Step up your Instagram game with these 10 travel photography tips
It’s never been easier for photography enthusiasts to take and share better pictures, with technology becoming increasingly intuitive, practical and affordable. Instagram has granted the everyday traveller an audience, allowing passionate and creative people the opportunity to express themselves while also inspiring a bit of wanderlust in their followers.
A rollerblader jumps some tape on a bridge over a river in Paris; there is an intricate lamppost behind him, and crowds milling around a bench watching; in the background are trees and a handsome building.
A street performer jumps some tape in Paris © James Gabriel Martin / @jamesgabrielmartin
With so much to share, this expert-informed travel photography guide will help you make the most of capturing those unique moments from around the world.
An aerial view of a lone figure walking the beach in Big Sur in California, under a moody light; the sea looks powerful and there are cliffs behind the beach.
A lone figure walks the beach in Big Sur in California © Fran Mart / @franmart_
1. Beat the crowds
Whether it’s the famous vibrant red tori gates of Kyoto’s Fushimi Inari-Taisha or the gravity-defying spires of La Sagrada Família in Barcelona, images of iconic landmarks or eye-catching structures can look particularly compelling when they are free from the usual crowds. This means making an effort to get there early in the morning or late in the evening, with the added benefit of the soft, even light further adding to the aesthetic. Not only will you get the chance to capture a more tranquil mood, but you will be afforded more time and space to play with framing and perspectives. On the other hand, the presence of people can often add something to an image, with their expressions, poses and placements giving it a unique character, so it always pays to experiment no matter what situation you are in.
An Ethiopian girl prepares a coffee ceremony; she is wearing a yellow headscarf and sitting in front of a turquoise wall.
An Ethiopian girl prepares a coffee ceremony © Gavin Leane / @Orange_Owl
Travel photography can come in many different forms, from street, architectural and landscape to fine art and portraiture, and all of them call for additional skills in order to create something special. When it comes to portraiture, getting intimate with the subject calls for a lot of trust on all sides. It’s of the utmost importance to be mindful of the people that are offering you a glimpse into their lives and their humanity. Respect the space and the culture that you have been welcomed into, and your patience and understanding will pay off. Often the important moments are not in the action but in the calm, and a well-crafted portrait where all parties are comfortable will instantly appeal to a viewer. Take the time to connect with your subject, learn about who they are and figure out a way to best tell their story.
Symmetry looks great on Instagram; inside the colourful Nasir-ol-molk Mosque in Iran; there is an intricately patterned red carpet, and columns support a vaulted ceiling adorned with astonishingly detailed tilework. In the centre someone is praying covered in a white veil.
Inside the colourful Nasir-ol-molk Mosque in Iran © Jiayi Wang / @thediaryofanomad
3. Seek symmetry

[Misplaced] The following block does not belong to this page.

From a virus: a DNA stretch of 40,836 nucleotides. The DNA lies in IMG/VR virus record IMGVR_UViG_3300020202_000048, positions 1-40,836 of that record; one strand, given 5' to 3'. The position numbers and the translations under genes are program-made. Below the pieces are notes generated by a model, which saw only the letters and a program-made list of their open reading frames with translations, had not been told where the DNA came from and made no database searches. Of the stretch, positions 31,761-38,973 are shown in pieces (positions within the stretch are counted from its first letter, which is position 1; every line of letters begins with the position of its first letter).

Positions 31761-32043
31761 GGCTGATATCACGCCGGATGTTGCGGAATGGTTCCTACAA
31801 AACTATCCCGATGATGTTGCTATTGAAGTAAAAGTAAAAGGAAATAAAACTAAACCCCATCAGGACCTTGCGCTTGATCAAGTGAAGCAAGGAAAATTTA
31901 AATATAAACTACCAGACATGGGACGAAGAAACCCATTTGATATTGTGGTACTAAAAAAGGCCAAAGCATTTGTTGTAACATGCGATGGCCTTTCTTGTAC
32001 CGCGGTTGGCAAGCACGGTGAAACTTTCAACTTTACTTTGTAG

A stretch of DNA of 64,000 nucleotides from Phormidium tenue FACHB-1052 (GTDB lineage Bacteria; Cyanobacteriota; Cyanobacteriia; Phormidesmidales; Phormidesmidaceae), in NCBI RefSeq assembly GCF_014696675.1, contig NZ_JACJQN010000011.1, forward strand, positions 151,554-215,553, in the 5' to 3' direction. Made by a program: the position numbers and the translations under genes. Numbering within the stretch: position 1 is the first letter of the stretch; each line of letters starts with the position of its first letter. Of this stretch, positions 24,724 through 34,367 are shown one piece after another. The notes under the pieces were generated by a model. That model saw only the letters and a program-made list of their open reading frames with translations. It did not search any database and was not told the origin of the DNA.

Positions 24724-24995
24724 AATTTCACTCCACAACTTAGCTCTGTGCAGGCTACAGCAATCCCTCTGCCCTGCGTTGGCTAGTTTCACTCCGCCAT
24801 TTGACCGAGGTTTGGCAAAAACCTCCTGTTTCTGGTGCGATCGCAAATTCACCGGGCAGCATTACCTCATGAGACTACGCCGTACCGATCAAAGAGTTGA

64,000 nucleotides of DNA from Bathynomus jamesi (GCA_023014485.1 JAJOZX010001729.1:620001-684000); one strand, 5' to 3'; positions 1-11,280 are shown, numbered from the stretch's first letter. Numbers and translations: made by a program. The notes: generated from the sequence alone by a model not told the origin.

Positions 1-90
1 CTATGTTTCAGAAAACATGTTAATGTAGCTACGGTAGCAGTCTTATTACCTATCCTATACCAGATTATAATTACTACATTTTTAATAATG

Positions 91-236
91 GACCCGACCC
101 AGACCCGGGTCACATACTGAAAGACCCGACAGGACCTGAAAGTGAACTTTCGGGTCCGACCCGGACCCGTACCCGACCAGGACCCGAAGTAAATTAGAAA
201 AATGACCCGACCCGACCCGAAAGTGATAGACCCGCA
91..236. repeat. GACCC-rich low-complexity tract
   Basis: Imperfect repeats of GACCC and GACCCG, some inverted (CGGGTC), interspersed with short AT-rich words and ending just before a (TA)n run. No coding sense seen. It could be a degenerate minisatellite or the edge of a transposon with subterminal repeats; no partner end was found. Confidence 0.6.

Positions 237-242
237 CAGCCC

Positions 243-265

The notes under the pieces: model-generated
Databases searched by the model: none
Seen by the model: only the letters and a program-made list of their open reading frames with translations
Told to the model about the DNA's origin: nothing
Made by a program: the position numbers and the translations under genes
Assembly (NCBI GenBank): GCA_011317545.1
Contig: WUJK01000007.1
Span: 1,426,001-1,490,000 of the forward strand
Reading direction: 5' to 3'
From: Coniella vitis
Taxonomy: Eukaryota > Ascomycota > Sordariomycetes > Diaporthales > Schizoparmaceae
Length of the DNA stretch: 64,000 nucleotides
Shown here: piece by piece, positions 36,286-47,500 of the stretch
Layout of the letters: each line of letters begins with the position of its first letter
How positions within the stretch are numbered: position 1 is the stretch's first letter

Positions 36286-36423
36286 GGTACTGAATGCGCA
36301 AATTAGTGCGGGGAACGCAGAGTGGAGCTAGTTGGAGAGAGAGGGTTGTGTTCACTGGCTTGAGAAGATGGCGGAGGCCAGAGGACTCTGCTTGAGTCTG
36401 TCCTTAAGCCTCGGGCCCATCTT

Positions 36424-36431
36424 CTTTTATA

Every destination boasts its own visual identity, whether it’s an architectural structure or a natural landscape. Creating compelling shots around this is just a matter of practice. Harness clean lines and symmetrical objects and forms to create an artistic feel. If something catches your eye, take a few steps back and look at what’s in front of it. There may be be something else to include, whether it’s the column of a gate or the trunk of a tree. If you’re seeking to place yourself in the image, study the scene and decide on the best spot before setting up your tripod and self-timer.
A woman looks to the sky against the the backdrop of a building in Berlin with a rainbow painted across it.
Picking out interesting details in your surroundings can lead to eye-catching images © Chloé Desnoyers / @chloe.desnoyers
Travel photography is often about capturing the new and the unexpected, but that doesn’t mean that you should be resigned to just quickly snapping what passes in front of your lens. Taking the time to really home in on what is around you can lead to some striking images. Focusing on one object, person, or situation can make your photographs stronger and bolder. Experiment with composition and study your environment. Plan your shot and wait a few moments to see if the scene changes or if someone interesting walks into frame.
A huge wooden statue on a sunny beach of a woman’s torso with hands splayed out on the sand, and face upturned to the sky; it wears a necklace of green leaves, and there are palm trees behind.
Express yourself with your smartphone © Andy McCune / @andy
5. Go mobile
Investing in a good camera can benefit your photography across the board, but it’s definitely not the only route to self-expression. Smart phone technology has advanced so rapidly that travellers now essentially hold full production suites for imagery and videos in their pockets. Learning to work around the limitations of smart phone photography can be a fun learning curve. Newer devices allow for optical zooming without losing photo quality, but users can also take the image from slighter further back and crop in on an aspect they like. Standard focal points can be hacked with the addition of clip-on fisheye and portrait lenses, while apps such as VSCO, Lightroom Mobile and Instasize can yield incredible post-production results. Keeping the lens clean is also vitally important, as smartphones can easily become dirty from constant use.